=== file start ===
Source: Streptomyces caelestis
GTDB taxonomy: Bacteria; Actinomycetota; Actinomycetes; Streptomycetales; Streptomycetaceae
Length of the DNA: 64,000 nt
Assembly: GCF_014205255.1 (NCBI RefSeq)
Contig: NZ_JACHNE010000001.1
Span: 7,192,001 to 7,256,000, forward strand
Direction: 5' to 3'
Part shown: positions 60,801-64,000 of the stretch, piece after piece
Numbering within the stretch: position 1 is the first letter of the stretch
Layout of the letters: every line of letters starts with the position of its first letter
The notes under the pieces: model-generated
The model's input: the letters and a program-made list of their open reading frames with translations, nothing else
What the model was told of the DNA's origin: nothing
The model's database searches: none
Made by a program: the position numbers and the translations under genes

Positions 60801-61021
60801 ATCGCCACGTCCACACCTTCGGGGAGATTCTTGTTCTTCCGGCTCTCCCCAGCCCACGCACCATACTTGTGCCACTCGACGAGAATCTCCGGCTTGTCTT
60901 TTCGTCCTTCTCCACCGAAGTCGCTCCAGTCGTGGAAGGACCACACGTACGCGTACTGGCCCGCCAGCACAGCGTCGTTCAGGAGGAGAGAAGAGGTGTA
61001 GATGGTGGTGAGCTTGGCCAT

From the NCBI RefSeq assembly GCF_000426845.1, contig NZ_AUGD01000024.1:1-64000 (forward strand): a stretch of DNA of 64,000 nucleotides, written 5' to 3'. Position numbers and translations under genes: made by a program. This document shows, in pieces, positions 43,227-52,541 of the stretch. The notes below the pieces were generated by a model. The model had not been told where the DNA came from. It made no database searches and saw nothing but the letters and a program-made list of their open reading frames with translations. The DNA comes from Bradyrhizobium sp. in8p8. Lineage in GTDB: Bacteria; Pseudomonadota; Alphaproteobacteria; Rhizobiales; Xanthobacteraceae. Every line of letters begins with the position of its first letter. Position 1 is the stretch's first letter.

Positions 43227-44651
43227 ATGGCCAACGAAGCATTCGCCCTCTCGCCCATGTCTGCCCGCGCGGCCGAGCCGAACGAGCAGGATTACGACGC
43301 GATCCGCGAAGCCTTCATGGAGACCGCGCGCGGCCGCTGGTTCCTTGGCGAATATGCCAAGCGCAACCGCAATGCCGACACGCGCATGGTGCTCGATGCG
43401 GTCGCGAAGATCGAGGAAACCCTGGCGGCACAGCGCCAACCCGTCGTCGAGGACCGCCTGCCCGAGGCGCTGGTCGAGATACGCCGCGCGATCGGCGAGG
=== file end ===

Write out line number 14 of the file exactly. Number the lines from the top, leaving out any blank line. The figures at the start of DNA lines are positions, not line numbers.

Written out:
The model's database searches: none